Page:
Foreign direct investment (FDI) is a strong source of foreign investment (the other being FPI, or Foreign Portfolio Investment, which is less strategic in nature). India’s cheap labor and huge consumer base, makes it an attractive destination for FDI 0 but there are a number of laws that restrict what foreign investors can set up in India, and how much they can invest. With new government initiatives like relaxing FDI norms in sectors like Defence, PSU Oil refinaries, Telecom, power Exchange etc, FDI seems to have increased.
You know all that money you hear going to Oyo, Flipkart, Snapdeal and PayTM? All of that is FDI. Most VC investment is classified that way. So is buying more capital in Indian subsidiaries – such as purchase of more shares by Suzuki in Maruti Suzuki, or setting up of Apple India, or even Microsoft investing capital in its arms in India.
The last year has been phenomenal in terms of FDI at a time when FPI has slowed somewhat. As foreign investors lose interest in Indian public markets, the private bazaar seems to have increased action substantially. Uber alone is investing $1 billion in India, and you have the big raises at Ola, Oyo, Snapdeal and so on that add a fairly big layer of icing to the cake.
Foreign Direct Investment (FDI) inflow in the country increased by 29.32% compared to previous year and stood at $40 Billion for FY 2016. The FDI stood at $30.9 Billion for the same period, previous fiscal.
Note: If we consider reinvested earnings, equity capital of incorporated bodies and other capital, the FDI stands at $55.47 billion for FY 2016.
Nearly 55% of the FDI inflow came from Singapore ($13.6 billion) and Mauritius ($8.3 billion) for the FY 2016. The US contributed only 10% ($4.19 billion) of the FDI inflow. The significant inflow from smaller countries has made government to rethink about their tax avoidance agreements with these countries. This further has prompted the government to change the a tax treaty with Mauritius government.
As you can see, the renegotiation of the Mauritius treaty has been well understood – people have already started moving to Singapore.
To read in detail about the Mauritius Tax Treaty, visit our previous post titled “The Simplified Version: What It Means When Mauritius Based Investors Are Taxed in India From 2017“
Singapore overtook Mauritius as the top investor for the current year. Mauritius inflows declined to $8.3 billion for FY 2016 compared to previous year of $9.03 billion. The falling oil prices has prompted UAE to steadily look for other alternatives. Its FDI in India has significantly increased to $1 billion in FY 2016 from $367 million in FY 2015. Though investments from European countries has reduced, contributions from US and Japan have increased.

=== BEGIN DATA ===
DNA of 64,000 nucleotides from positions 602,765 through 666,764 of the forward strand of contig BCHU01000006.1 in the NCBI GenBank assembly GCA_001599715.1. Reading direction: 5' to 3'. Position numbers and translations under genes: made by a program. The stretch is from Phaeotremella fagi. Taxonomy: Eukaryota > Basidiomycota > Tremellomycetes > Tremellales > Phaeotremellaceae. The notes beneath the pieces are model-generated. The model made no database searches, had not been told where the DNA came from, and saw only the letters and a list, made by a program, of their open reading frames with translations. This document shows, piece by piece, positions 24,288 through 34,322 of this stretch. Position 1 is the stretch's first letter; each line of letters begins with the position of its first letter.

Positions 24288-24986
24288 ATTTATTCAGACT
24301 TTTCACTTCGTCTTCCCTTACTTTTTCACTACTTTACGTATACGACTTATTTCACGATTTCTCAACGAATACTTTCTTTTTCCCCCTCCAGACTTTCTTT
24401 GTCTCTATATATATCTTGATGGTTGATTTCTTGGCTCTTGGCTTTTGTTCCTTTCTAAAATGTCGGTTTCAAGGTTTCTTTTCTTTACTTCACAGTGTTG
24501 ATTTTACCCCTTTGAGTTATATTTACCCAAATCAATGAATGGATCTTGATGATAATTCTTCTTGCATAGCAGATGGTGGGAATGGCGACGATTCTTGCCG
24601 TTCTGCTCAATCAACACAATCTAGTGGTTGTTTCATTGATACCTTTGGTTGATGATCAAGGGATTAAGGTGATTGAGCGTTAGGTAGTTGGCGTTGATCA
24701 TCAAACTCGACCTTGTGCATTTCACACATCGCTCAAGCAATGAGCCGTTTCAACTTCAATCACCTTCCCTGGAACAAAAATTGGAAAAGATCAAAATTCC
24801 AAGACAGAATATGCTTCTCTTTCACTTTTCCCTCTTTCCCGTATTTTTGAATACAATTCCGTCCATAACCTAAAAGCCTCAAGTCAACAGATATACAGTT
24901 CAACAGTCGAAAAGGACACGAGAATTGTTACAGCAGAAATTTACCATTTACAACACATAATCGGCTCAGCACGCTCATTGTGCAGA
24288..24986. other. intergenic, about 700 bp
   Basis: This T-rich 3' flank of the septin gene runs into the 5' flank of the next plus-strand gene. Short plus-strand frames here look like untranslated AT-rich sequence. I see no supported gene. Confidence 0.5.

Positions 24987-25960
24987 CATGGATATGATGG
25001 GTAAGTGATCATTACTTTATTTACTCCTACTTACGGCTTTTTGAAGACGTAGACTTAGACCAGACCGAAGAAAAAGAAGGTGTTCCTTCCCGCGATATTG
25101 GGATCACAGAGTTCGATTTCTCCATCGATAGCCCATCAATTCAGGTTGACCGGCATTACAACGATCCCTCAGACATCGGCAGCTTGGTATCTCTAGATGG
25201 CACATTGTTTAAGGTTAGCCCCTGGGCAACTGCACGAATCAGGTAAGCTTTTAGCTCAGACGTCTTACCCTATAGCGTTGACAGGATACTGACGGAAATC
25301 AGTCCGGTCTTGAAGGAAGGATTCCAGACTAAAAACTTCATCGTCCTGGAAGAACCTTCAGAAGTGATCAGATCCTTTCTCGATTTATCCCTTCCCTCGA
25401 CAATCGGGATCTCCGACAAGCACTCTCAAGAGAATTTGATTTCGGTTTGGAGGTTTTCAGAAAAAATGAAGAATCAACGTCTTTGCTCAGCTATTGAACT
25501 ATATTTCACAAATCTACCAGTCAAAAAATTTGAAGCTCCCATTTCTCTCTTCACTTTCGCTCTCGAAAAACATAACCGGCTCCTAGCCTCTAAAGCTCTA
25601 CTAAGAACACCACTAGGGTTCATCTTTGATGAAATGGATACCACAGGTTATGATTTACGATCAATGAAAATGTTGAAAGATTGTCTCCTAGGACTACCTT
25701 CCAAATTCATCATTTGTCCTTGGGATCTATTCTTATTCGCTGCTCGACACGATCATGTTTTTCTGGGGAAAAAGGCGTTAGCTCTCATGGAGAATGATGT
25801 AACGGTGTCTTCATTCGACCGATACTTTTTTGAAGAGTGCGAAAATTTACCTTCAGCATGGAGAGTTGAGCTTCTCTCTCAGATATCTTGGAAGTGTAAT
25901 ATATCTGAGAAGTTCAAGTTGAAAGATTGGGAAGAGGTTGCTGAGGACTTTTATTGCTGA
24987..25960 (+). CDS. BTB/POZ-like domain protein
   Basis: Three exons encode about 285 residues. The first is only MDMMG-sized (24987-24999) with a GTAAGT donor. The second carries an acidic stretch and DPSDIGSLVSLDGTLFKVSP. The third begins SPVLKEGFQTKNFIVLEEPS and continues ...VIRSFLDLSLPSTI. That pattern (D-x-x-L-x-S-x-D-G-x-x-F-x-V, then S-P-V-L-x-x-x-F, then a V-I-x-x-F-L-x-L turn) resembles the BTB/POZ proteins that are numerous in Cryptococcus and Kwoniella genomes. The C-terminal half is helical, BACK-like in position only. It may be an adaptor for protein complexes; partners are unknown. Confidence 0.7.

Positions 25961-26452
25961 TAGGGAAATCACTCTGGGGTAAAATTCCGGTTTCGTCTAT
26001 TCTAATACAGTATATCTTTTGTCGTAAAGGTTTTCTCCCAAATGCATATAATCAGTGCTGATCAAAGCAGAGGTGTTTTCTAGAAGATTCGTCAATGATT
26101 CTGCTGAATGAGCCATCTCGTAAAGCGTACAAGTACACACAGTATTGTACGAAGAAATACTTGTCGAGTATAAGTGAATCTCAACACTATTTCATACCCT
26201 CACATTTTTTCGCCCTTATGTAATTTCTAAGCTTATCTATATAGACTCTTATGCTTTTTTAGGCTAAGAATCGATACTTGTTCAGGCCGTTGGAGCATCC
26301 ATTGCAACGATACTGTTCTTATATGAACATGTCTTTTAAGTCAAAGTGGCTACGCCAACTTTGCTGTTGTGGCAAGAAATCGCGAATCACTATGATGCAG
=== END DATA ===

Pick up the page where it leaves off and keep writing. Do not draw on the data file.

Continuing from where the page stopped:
For the year the general service Industry (financial services, R&D, Tech etc) has received the highest inflows of $6.8 billion followed by IT sector with $5.9 billion. The real estate sector has not been of much interest for the investors, due to a slump in the RE market.
Foreign investors are always in awe of Indian IT industry. The FDI inflow in the IT sector has increased by 1.5 times. Their is a drastic drop of 50% in telecom sector. The huge spectrum rates and tax evasion cases against Vodafone India have made investors skeptical about this sector.
The auto sector has always seen a steady inflow of foreign investment, but for the current year, it has decreased by 7% to $2.5 billion. Governments ban on diesel vehicles of more the 2000 cc, has put a red spot on the Indian auto industry. Investors are more cautious and want some concrete road plan next few years to invest in India.
Pharma sector investments dropped by 50% to $754 million for FY 2016. Pharma has been the out performer till Dec 2015, post that most of the pharma companies (Sun, DrReddy, Cadilla, Wockhardt etc) has received the warning letters from Food and Drug Administration department of US. USA and Europe are the major export destinations for the pharma industry.
Though Government has relaxed the FDI cap in different sectors, but policies are stringent and are creating roadblocks in paving way for new projects.
The FDI cap on different industry sectors in India is listed below:
Though India has jumped 12 places in ease of doing business according to World Bank Report, but still it has not attracted enough FDI to support big economic growth. India with its huge consumer base and fast growing economy tag is still not able to catch the eyes of the US and European investors. India needs a lot more FDI which would not just bring in the money, but also the know-how to deal with growth and other complexities.
However, as the rupee is non-convertible in the capital account, Indian regulations are complex around what will be okay as FDI and what will need further approvals. Foreign capital is welcome in some sectors, like Banking, wholesale trade, IT services etc. But it’s not allowed as easily in defence, retail trade, insurance etc.
As we move ahead, the importance of FDI will be higher and higher. Capital will flow in primarily to access India’s large consumer base, rather than to set up a manufacturing hub for exports. The current model of startups may lose favour, but FDI in strong, growing sectors will always be available, and India will remain a large underserved market for a long time.
The renegotiations of treaties will impact FDI somewhat, as taxation is a solid reason many of these companies come through Mauritius. But as we are seeing, many of them have moved to Singapore instead, where the treaty is not yet changed. What will FY17 bring? We would like to see more in the defence, manufacturing and logistics sectors which have a large amount of room to grow.